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Wii U's Miiverse won't connect with other social networks

No integration with Facebook or Twitter

Nintendo has confirmed to GamesIndustry International that its forthcoming social network Miiverse won't connect to other established networks such as Facebook or Twitter.

The company has finally embraced a clearer online strategy with its new console - Miiverse is integrated directly into the Wii U's system menu and games, allowing users to interact through text and video although it will be moderated with up to 30 minutes delay.

But Miiverse won't talk to other popular social networks such as Facebook and its 800 million users, restricting players' ability to share to a wider audience, although the long-term plan is to give users access to Miiverse from other devices such as 3DS, smartphones and PCs sometime after the launch of Wii U.

"What we have discussed so far... I think it is the other way around, from any devices in the future you will be able to access the Miiverse, from mobile phone or laptop," said Nintendo of Europe's Laurent Fischer. "You can check what's going on and even participate."

Rival console networks have at least allowed users to download specific social networking apps, but Fischer said Nintendo's policy is not to offer a service that is already available on multiple devices. "I have three devices permanently doing that already, what is our benefit to do so also?" he said.

Instead, Nintendo will offer basic functions of social services that Fischer admits are not revolutionary but he believes have so far been missing from the console gaming environment.

"On the Wii U we do have additional reasons for connecting, we talked about things like the video chat system, nothing revolutionary but it's going to be convenient, it's going to be easy.

"And the Miiverse is the one actually that I believe has a very unique feature which is we put ourselves in the situation of making sure the people you can communicate with they are somehow already in a kind of community. The community will be the Wii U owners, who will have this common interest for video games and our expectation about that is it's going to be a way to enhance the idea of sharing information on the video game."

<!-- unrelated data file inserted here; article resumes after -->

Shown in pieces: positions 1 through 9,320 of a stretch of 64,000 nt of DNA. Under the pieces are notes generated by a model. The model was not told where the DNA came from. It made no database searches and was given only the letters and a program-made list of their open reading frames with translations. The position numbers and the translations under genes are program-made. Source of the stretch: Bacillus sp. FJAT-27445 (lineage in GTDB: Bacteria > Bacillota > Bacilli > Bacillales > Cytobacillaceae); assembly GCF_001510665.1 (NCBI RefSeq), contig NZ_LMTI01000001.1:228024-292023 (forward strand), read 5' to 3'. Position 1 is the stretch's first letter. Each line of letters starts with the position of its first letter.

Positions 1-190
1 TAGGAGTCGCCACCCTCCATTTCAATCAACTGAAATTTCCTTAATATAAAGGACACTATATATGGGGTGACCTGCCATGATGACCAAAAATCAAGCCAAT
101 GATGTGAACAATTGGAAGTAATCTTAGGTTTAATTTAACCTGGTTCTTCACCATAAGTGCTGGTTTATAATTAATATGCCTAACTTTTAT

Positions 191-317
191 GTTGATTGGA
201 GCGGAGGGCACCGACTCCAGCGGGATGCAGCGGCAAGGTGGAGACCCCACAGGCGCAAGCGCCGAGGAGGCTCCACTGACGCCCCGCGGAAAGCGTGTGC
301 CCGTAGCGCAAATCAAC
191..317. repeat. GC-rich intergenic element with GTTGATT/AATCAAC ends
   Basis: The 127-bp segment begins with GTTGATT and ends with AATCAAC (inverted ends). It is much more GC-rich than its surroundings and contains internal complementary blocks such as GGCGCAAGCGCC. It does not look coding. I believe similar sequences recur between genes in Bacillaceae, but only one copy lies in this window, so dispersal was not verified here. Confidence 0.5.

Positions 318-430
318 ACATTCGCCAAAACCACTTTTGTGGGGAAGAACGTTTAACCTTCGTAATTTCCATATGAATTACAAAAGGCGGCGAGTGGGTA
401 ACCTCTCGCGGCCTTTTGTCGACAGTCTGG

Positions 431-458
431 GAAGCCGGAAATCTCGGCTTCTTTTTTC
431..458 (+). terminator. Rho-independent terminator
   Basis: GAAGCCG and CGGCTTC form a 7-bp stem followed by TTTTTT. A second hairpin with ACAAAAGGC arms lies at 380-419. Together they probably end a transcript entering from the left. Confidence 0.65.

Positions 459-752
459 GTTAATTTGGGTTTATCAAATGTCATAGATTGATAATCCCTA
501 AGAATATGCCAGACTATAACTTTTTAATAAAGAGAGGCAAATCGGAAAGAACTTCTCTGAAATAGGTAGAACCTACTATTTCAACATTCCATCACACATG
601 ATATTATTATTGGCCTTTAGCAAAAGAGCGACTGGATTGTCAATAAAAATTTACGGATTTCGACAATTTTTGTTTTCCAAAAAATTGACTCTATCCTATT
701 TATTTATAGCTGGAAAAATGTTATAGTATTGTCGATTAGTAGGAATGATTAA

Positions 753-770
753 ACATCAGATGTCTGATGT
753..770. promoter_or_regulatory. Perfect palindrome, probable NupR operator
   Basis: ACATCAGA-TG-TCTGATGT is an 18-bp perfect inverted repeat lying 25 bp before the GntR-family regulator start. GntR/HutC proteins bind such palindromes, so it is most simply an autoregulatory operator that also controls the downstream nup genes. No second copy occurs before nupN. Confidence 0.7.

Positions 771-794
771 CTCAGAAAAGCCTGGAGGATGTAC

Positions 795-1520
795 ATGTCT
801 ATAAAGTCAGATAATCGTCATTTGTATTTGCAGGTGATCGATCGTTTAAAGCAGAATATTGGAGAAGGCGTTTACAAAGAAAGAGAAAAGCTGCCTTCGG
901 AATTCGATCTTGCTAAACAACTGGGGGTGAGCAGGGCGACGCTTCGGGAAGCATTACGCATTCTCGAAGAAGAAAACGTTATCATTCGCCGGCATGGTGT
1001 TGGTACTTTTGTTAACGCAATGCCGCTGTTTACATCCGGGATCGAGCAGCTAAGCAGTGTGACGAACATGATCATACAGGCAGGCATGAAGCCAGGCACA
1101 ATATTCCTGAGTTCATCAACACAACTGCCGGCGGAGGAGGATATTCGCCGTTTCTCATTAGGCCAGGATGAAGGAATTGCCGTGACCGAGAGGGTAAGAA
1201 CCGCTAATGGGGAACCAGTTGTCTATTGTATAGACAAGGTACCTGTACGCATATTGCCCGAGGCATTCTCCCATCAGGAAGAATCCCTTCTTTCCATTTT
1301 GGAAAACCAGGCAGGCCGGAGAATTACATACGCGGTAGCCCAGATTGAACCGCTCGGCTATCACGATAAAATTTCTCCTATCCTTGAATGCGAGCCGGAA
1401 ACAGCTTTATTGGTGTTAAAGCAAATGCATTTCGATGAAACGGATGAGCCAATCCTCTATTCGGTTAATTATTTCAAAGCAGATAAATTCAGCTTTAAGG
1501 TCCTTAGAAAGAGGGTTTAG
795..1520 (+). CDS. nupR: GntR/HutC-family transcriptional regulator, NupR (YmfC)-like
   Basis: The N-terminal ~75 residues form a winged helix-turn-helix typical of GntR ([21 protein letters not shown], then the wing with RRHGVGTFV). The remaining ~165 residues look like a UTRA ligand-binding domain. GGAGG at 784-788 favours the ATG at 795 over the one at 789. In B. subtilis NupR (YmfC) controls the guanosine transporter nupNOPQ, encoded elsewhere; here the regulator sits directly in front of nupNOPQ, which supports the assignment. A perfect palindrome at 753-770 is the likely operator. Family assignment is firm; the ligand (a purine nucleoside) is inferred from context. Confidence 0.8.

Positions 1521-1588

There are multiple independent social networking tools and services for gamers already available, with third-party publishers also creating their own such as Ubisoft's U-Play. Fischer hopes the Miiverse community will grow through its love of games and also help game sales spread virally through recommendations.

"One thing that is very important to us is that somehow you could pick up information from people you trust, maybe on games that you wouldn't consider naturally. Because Miiverse will show you what are the topics or the games played at the moment within the community. And then you may have one interesting comment that will trigger your curiosity and then maybe you will get more information on that game and then at the end what is important to make sure people have different game play experiences. So considering a game that you wouldn't consider it's like enlarging your scope in terms of gaming, and that's the key point for us," he concluded.

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Matt Martin avatar
Matt Martin: Matt Martin joined GamesIndustry in 2006 and was made editor of the site in 2008. With over ten years experience in journalism, he has written for multiple trade, consumer, contract and business-to-business publications in the games, retail and technology sectors.
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